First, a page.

Cloud Natives loading up on containers, ditching servers

Cloud Natives loading up on containers, ditching servers

The cloud native world is in rude health and heading towards serverless, with AWS Lambda continuing to dominate the field, according to the CNCF’s latest pulse-taking exercise.

The organisation’s bi-annual survey also showed that production usage of the projects it oversees had grown more than 200 per cent over the last six months, with 73 per cent of respondents using containers in production.

Whatever your definition of serverless, the CNCF found that 38 per cent of the organisations it surveyed were using some form of it, up from 31 per cent in the last survey, while another 26 per cent planned to use it in the next 12 to 18 months.

Of those, 32 per cent were using a hosted platform, with AWS Lambda being used by 70 per cent. Google Cloud Functions was being used by 25 per cent, up from 13 per cent, while Azure Functions was used by 20 per cent, up from 12 per cent.

Around 6 per cent of firms preferred to use an installable serverless platform (remember what we said about different definitions of serverless), with Kubeless (closely associated to Kubernetes and therefore the CNCF) being the favourite – used by 42 per cent of this group, up from 2 per cent. Apache Openwhisk was up from 12 per cent to 25 per cent, and OpenFaas up from 10 per cent to 20 per cent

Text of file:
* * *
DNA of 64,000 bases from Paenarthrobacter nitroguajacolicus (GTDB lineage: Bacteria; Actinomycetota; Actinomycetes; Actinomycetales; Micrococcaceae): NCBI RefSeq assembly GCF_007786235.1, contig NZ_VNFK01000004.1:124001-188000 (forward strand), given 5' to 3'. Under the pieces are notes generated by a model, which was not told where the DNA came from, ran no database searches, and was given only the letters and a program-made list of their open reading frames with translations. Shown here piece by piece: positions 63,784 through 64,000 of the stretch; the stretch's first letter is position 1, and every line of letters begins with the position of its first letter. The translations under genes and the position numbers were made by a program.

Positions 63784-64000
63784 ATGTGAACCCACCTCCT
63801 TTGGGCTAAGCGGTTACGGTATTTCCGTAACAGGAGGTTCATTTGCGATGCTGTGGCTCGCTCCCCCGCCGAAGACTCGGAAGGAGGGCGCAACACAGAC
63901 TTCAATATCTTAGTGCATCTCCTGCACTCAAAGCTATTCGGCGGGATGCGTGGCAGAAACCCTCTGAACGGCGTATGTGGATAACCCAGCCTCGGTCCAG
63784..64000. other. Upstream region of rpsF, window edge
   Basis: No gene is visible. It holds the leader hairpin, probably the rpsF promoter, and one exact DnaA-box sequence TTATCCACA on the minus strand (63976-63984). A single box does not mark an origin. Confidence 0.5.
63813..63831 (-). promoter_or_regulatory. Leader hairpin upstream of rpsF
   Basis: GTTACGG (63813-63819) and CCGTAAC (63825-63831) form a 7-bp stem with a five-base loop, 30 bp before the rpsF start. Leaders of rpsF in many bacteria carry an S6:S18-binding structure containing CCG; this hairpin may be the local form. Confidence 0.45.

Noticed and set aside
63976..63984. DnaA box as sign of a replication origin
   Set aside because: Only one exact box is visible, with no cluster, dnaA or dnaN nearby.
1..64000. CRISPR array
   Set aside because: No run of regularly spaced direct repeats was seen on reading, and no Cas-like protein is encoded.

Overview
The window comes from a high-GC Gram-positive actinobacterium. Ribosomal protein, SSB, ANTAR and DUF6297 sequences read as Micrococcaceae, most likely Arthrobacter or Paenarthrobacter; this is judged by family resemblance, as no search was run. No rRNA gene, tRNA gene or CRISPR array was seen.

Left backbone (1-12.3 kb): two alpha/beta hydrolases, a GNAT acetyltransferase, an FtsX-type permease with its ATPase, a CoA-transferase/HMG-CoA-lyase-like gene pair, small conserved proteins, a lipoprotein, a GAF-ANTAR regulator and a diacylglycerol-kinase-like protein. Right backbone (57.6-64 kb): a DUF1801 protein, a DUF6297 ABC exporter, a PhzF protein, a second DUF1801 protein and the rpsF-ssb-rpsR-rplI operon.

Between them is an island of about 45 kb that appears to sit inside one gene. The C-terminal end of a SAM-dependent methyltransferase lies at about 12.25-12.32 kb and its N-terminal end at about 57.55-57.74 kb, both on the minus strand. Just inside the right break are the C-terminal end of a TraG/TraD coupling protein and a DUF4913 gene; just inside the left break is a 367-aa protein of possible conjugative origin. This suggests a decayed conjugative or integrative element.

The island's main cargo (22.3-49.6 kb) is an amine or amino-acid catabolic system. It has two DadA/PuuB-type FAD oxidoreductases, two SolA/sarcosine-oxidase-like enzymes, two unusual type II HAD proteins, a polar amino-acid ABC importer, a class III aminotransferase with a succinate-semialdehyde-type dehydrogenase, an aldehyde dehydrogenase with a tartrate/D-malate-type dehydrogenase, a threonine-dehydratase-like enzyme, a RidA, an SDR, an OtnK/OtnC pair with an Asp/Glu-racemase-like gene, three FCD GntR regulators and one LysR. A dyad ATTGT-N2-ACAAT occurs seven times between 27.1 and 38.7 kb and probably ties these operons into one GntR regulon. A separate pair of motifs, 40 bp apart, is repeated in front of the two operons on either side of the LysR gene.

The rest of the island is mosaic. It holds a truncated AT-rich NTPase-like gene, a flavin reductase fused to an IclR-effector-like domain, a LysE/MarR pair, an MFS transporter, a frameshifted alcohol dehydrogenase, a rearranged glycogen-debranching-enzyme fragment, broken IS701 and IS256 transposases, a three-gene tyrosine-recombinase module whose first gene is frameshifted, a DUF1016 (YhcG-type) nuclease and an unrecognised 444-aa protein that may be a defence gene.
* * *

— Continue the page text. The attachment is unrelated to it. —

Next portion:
The survey noted that the CNCF’s CloudEvents project – an effort to evolve a common way of describing events data – was being evaluated by 80 per cent of respondents, and 21 per cent using it in production.

When it comes to using Cloud Native technologies, the key challenges appear to be human, rather than technical. Cultural changes with the development team was the most cited issue, at 41 per cent, with complexity cited by 40 per cent, up from 35 per cent. Lack of training also irked 40 per cent.

When it came to non-human factors, security was cited by 38 per cent, down from 43 per cent, monitoring by 34 per cent down from 38 per cent. Storage and networking were both cited by 30 per cent of respondents, down from 41 per cent and 38 per cent respectively.

Other highlights included:

  • 20 per cent of respondents are deploying software releases weekly, and 15 per cent are releasing daily. 18 per cent are managing monthly releases
  • 42 per cent of releases are automated, with just 27 per cent doing manual releases
  • 73 per cent of respondents are using containers in production, with the remainder planning to use them in the future
  • While 29 per cent of respondents are running less than 50 containers, 15 per cent are running more than 5000.

Kubernetes dominates container management, being used by 83 per cent of respondents. Amazon ECS is used by 24 per cent, 21 per cent use Docker Swarm, and 20 per cent use Shell Scripts

One last point, if none of this reflects your experience, the respondents were overwhelmingly drawn from the technology and software industries, 22 per cent each, while container or cloud solutions vendors accounted for another 6 per cent. The next three biggest industries were financial services (9 per cent), telecoms (8 per cent) and consulting (6 per cent).